Apple cider vinegar is known to be one of the most potent superfood and all-purpose tonics around. It provides many health benefits, and various studies have found that it may help lower your blood sugar levels.
According to a research published in the Journal of Functional Foods, drinking apple cider vinegar may help lower your blood sugar. This could therefore help individuals with diabetes, according to a 2013 study by Arizona State University cited by Prevention magazine.
Researchers have concluded that taking water and two tablespoons of apple cider vinegar before your meal, can decreased your blood sugar levels by at least 6%, according to medical journal Diabetes Care. This is because apple cider vinegar was shown to balance blood sugar levels and reduce A1C levels, which is a positive thing for diabetics.
Also, this means that if your blood sugar is going to go up after eating meals, one of apple cider vinegar’s benefits is it can naturally increase your energy levels.
What to Use
In choosing an apple cider vinegar to use, select one that is unpasteurized and organic. This is because the pasteurization process can destroy many apple cider vinegar’s health benefits.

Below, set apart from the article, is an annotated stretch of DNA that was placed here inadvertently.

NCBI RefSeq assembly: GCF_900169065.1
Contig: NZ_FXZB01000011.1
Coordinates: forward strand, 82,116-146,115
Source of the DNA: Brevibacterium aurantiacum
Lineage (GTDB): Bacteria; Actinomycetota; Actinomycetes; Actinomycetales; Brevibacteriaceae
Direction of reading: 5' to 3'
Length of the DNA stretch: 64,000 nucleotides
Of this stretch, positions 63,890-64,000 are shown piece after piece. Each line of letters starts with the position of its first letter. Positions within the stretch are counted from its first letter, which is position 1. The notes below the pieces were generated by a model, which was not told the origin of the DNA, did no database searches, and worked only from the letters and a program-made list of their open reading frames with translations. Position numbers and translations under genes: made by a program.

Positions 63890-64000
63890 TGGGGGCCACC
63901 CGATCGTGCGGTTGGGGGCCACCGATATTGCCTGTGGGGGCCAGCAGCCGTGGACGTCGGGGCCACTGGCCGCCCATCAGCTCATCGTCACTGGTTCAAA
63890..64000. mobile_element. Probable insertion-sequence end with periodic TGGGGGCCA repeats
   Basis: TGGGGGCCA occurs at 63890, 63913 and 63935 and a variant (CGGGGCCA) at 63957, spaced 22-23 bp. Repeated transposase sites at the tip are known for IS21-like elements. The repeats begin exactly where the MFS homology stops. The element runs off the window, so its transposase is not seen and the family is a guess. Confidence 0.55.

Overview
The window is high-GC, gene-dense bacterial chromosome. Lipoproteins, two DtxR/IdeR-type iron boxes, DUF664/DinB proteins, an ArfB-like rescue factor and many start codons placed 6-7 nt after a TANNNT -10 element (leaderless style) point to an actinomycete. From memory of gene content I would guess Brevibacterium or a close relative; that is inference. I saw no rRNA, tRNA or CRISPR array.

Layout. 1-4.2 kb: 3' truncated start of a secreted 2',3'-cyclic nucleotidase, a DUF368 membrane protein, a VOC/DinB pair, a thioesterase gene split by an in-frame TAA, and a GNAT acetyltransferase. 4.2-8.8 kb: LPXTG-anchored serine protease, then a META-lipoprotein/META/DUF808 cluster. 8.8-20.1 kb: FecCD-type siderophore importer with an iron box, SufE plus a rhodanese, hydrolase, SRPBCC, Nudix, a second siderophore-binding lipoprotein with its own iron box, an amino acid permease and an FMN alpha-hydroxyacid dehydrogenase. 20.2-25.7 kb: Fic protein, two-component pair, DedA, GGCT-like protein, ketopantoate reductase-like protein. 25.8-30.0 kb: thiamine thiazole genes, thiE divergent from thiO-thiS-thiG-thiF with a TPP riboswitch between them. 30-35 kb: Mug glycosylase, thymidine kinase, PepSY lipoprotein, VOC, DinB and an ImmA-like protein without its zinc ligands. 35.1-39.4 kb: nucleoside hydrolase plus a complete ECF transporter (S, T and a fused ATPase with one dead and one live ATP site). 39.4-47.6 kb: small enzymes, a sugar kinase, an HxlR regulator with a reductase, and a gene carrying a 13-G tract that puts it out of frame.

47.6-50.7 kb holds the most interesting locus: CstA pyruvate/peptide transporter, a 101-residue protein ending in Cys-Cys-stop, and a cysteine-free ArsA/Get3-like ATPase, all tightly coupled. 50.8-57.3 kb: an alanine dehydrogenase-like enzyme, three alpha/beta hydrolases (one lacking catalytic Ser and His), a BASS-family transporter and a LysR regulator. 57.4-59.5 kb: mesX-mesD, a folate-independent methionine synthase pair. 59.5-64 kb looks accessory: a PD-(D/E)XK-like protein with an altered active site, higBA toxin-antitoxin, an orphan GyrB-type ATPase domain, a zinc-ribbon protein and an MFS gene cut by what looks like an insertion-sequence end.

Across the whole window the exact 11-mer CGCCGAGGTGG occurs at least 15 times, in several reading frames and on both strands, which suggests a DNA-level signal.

Unpasteurized and organic, apple cider vinegar may have a cobweb-looking solid floating inside, which is known as the mother of vinegar. This is a natural cellulose produced by the vinegar bacteria.
Mother of vinegar is harmless, but it lets you know that the vinegar is unpasteurized. Most vinegar manufacturers pasteurize the vinegar, to get rid of the mother of vinegar. This in turn makes the vinegar lose most of its nutrients.
Some medical experts warn against overestimating apple cider vinegar’s medicinal properties, or even underestimating its potential side effects.
Experts are concerned that drinking vinegar, even one that is diluted in water, increases acid in your system, which can put a a strain on your bones and kidneys.